These same guys tell me it’s my lack of confidence, not my weight, that keeps me dateless. Yet can’t accept that their own lack of confidence also keeps them dateless. They equate being a wimp with being “a nice guy.” Plus their fear of rejection keeps them afraid. If they’d just man up and say “I like you” they’d have more dates.

    Vampires don’t lack confidence. Even the most tortured one goes for the girl if he’s attracted to her.

    Now as for The Next Big Thing -

    Fairies have been done. Like Moning’s The Immortal Highlander. And they do have their appeal. There’s also a lot of YA novels where fairies figure in. Though usually the heroine herself is half-fairy and doesn’t know it. So they have their place.

    Angels – well, they present a good source of conflict, actually. One would have to tread carefully. Plus angels, even the ones with male names, are actually suppose to be genderless. (Though some authors have suggested angels gain a gender should they “fall.”)

    However, like I said – good source of conflict. Like if an angel fell in love with an atheist. Now that same atheist would have to accept the existence of God. That their life was not the random events of evolution but a life of meaning with a higher purpose and what they did here on earth, even the tiniest thing, would have ramifications both here on earth after their death and in the next world. Or if the angel fell for someone who’s belief system is fundamentalist – be it Christian, Islam, etc. The angel revealing to them that ALL religious beliefs have value in the eyes of God, that the Wiccian down the street has just as much of a chance of getting into Heaven as the minister of the church. That Hell was really only for people like Hitler, John Wayne Gacy, Ted Bundy, and someday Casey Anthony. That being a homosexual isn’t a one-way ticket to eternal damnation. That the Jews are still the Chosen People.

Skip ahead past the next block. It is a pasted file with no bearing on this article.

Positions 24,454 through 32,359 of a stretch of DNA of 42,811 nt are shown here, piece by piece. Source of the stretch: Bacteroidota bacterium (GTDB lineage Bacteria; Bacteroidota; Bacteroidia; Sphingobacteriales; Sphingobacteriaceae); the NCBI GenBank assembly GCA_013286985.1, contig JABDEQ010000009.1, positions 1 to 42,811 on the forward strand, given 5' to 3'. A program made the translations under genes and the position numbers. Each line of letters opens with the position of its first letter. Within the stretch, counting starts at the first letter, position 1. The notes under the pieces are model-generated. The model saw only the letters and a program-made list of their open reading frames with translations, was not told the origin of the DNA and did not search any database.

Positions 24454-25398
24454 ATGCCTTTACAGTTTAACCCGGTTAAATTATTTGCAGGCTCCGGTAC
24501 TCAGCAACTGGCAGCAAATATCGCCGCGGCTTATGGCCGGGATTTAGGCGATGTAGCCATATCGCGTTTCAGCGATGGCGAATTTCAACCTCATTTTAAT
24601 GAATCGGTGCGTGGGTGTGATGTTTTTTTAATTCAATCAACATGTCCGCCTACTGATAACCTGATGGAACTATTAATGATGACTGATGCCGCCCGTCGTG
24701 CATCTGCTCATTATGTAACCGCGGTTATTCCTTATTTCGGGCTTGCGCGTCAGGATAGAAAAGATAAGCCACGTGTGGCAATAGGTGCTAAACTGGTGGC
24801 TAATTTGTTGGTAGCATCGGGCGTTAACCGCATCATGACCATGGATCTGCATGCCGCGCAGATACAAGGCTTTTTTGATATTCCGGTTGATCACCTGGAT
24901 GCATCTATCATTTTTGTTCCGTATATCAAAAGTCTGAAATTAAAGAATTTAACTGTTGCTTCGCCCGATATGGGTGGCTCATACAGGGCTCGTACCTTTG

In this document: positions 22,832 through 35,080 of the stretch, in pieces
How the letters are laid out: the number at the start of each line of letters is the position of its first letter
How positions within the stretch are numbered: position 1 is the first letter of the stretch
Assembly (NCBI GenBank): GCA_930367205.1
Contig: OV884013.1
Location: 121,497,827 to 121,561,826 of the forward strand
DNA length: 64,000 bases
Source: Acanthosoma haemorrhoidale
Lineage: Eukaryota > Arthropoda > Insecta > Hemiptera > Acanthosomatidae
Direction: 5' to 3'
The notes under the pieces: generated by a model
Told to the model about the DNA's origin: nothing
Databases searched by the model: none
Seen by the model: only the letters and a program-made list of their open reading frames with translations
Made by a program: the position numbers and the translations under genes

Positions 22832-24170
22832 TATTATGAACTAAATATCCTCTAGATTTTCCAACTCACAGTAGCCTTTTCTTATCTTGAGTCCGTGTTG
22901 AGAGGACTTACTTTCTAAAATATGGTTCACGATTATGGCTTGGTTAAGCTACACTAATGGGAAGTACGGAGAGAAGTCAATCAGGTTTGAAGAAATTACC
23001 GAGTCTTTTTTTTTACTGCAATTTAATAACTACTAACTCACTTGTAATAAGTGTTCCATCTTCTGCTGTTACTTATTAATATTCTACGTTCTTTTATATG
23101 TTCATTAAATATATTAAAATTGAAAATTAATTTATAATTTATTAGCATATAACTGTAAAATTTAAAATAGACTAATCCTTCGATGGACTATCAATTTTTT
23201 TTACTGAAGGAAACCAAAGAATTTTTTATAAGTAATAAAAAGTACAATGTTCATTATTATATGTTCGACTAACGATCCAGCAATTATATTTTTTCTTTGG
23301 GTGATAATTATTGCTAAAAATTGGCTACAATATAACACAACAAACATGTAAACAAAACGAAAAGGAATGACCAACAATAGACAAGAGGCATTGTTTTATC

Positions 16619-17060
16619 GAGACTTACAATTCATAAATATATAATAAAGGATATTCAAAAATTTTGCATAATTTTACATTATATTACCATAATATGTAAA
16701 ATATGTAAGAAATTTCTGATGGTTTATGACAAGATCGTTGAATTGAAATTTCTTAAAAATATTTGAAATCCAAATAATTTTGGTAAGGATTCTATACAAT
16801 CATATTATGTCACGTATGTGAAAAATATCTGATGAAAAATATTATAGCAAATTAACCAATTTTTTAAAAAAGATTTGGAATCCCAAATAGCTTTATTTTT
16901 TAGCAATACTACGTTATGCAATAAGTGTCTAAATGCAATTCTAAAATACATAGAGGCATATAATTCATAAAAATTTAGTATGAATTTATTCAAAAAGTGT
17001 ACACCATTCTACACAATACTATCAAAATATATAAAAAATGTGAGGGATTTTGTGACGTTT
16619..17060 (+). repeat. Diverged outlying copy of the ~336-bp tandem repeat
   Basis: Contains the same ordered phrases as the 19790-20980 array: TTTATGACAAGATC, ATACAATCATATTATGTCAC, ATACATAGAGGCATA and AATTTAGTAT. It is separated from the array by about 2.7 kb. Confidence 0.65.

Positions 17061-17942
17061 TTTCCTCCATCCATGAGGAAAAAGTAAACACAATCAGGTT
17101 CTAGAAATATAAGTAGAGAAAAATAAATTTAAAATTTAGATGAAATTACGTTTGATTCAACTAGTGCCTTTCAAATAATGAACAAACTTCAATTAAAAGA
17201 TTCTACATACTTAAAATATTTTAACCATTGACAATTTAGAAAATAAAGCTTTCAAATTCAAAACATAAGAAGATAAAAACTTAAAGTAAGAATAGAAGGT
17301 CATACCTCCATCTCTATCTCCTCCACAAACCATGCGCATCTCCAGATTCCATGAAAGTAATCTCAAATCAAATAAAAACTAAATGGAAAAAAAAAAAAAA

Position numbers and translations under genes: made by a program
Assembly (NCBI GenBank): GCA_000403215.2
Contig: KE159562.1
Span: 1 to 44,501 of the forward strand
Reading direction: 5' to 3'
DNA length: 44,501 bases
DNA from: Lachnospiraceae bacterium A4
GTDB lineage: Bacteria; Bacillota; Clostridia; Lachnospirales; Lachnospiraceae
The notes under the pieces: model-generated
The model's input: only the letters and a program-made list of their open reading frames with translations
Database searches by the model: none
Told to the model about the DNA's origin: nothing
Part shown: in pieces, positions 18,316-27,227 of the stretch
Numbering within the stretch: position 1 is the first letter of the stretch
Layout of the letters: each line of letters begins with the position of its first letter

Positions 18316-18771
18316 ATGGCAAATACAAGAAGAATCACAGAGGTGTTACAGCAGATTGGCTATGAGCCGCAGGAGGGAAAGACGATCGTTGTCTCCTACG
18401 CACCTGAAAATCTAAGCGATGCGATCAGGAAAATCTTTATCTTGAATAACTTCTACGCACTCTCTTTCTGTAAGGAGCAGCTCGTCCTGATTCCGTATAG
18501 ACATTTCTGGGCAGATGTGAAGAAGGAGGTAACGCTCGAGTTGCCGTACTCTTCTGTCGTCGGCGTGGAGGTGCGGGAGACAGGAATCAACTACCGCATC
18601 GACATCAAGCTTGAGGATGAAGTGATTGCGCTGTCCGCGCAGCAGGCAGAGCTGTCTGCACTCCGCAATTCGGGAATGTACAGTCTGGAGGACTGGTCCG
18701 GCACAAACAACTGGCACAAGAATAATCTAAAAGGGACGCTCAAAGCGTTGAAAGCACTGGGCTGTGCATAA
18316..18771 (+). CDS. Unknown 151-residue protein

It would set someone who’s beliefs are so black and white spinning and make for excellent conflict. Perhaps though, way too heavy for a romance novel.

    For me – I kind of want to see aliens. (Though my idea could easily be done with angels or fairies too. BTW – I cannot write to save my life, so if this hasn’t been done and someone who does write wants to “steal” this, go for it. Just promise you’ll base a character off me. I’ll be happy to provide you with all the details. One of my long time fantasies has been to be the inspiration behind a romance novel heroine.)

    I want aliens whom are perfect according to our society’s standards. Each could be a super model. They’re all around 6 feet tall. All the men have roman noses and strong chins. The women are all hourglass shaped and their hips are never bigger then their breasts and their noses are dainty. Though they very in height slightly and coloration of skin/hair/eyes not one is more or less beautiful then the other. They’re also extremely intelligent with IQs of 200+.

    And when they come to earth – they chase after the imperfect. Fat women with sagging breasts, flat chested women, bald men, short men, fat men, too-thin men, bone thin women, women whom have to wax their upper lip once a week. Men or women whom have been disfigured in accidents or in the war. Etc etc. Just anything our society labels as “ugly” and makes people feel worthless.

    Because perfection is boring.

    It’s the physical imperfections, the wrinkles, the freckles, the acne that makes humans interesting to them. And when these same people reject them, thinking that no one this beautiful could want them and this is some cruel joke on the aliens’ parts, the aliens then have to spend time with the humans, getting to know them, and falling in love with their personalities. Their little quirks. Seeing beyond the bald heads and hairy upper lips, down to the person underneath. Falling in love with everything – good and bad. From their secret giving to charities to their bad tempers.

    That’s what I want to be The Next Big Thing. Perfect beings whom fall for the imperfect.

    But that’s just me and I’m weird.

  25. 25
    Kathleen says:

    I believe that since vampires and were’s are actually considered “damned” and “abominations” in mythology ,but we relate to them because they are or used to be human, that the popularity comes from having this “condition” be overcome by love and fated love.

  26. 26
    Laurel says:

    I’m predicting angels with a significant break from religious tomes. The ingredients are there: fallen, free will, forbidden love. Think City of Angels for a younger audience.